8. Interesting thread... Thinking about replacing my old SBIG 8300 chipped camera and really not sure about the change to CMOS so this all helps. As I already have the setup for LRGB + NB, I am looking to stay with mono though. James, I think the use of cylindrical cameras might be for hyperstar configurations Gordon
  9. With an unlimited budget, you can keep on going forever - my point was the 70 would be more than adequate for the VX12, even for long exposure imaging... There is plenty of growing room with the 70 and it is light enough to be portable. The 120 is getting big and heavy. Removing the price constraint would see us all owning observatory class mounts "just in case". (you with the DDM85 and my ME2 being good examples) Aperture fever for mounts perhaps.. At the end of the day, it is the budget of the OP that will decide.. Gordon.
  10. Another happy VX12 owner here... Successfully ran the scope on an NEQ6 for many years, with the belt drive mod fitted after a few years. But mine was in a dome so wind not a problem and also used an OAG to manage drift. The main drive cogs in the NEQ6 are only 90mm in diameter - the CEM70 is around 150mm so giving a whole lot more suppport than that from the NEQ6. They are also engaged with full contact throughout the axis rotation, unlike the NEQ6. And has a belt drive as standard too. I am also looking at a replacement for the NEQ6 (actually worn out) and place the CEM70 as the best option for me. For an eternity, I procrastinated over the CEM60 until it went out of production. No concerns about capability, just too much else to do. For the VX12, I would say the CEM120 was overkill but in terms of cost per kg of payload, is better value. Where you have windbreaks, I am not sure there would be a big advantage with the 120, certainly compared to having a nice guide system... Good luck with your choice. Gordon.
  11. +1 for a used HEQ5 or used iOptron CEM25p. Good luck.
  12. I noticed the bigger CEM60 has a new stablemate in the CEM70... Built in iPolar and a higher payload. When I saw the 25 was unavailable, I guessed the 60 would not be long for this world. Today I noticed the 60 is marked as unobtainable on the FLO site too. The price difference between the 60 and 70 was not so bad, assuming you want the iPolar. But the 25 has no obvious replacement. The CEM 40 is twice the price so the only obvious iOptron choice for a £700 mount is the SW HEQ5. I think they have made a hole in their range... Gordon.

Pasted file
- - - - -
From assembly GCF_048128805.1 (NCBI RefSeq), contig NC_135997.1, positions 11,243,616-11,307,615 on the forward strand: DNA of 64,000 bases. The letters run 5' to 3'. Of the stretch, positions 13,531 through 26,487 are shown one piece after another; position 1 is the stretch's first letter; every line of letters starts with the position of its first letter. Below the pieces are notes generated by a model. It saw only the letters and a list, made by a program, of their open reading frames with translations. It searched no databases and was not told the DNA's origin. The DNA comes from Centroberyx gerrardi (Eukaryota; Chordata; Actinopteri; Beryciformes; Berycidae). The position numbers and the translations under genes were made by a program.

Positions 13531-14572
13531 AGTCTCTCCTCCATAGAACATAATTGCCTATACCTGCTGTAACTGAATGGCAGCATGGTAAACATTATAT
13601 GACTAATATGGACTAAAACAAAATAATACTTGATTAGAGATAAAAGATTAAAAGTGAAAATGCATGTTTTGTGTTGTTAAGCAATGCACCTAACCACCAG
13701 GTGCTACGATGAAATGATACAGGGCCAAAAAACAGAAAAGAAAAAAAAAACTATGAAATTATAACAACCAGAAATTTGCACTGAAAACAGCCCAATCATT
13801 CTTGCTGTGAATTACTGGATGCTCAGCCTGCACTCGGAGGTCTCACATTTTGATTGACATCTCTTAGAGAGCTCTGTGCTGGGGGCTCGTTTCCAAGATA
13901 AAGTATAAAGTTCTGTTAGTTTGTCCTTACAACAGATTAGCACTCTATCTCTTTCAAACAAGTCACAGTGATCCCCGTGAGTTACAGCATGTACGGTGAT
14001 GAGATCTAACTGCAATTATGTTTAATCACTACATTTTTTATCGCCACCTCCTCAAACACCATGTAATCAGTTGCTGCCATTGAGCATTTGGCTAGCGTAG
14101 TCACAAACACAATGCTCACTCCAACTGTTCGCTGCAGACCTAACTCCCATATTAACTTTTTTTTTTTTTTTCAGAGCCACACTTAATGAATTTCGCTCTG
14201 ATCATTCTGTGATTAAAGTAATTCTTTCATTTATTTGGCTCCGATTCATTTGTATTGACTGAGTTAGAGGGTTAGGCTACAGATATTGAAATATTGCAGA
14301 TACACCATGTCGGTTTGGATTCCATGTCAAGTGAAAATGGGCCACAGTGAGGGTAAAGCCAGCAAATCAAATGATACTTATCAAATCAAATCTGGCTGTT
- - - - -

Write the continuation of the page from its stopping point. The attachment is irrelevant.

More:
13. Hi Vin, Here is a thought... Make a list of all the things you do for your better half. Include everything you have compromised on or where she has insisted on something. (I am sure there will be a list) Then explain how it is not a good idea to compromise on the siting and design of the pier and trying to make it do other things. Explain how you are only looking for a small corner and it could be painted any colour she likes, but please don't mess up a design just because... Promise her a new pair of shoes or handbag, or maybe that potted plant she had her eye on... Good luck. Gordon.
  14. Deciding on what domes to get, I also considered the half height dome from Pulsar. I had drawn up plans to build a wooden structure a couple of metres high out of wood and then use the half height dome on top. (I also considered mounting the full height dome on a lower structure...) My biggest concern with a wooden structure was the fact wood moves and grows/shrinks with atmospheric conditions and especially for the half height (and the Scopedome for that matter) was the potential for twisting on the base where the dome was secured to a moving structure. Anyway, the Pulsar website does include some basic drawings and shows there is a flange face on the bottom of the short wall. This would get you half way to making it water tight, with a run of adhesive flashing tape on top might be enough. HTH. Gordon. https://www.pulsarastro.com/ekmps/shops/b585dc/resources/Other/27shortheightdr.pdf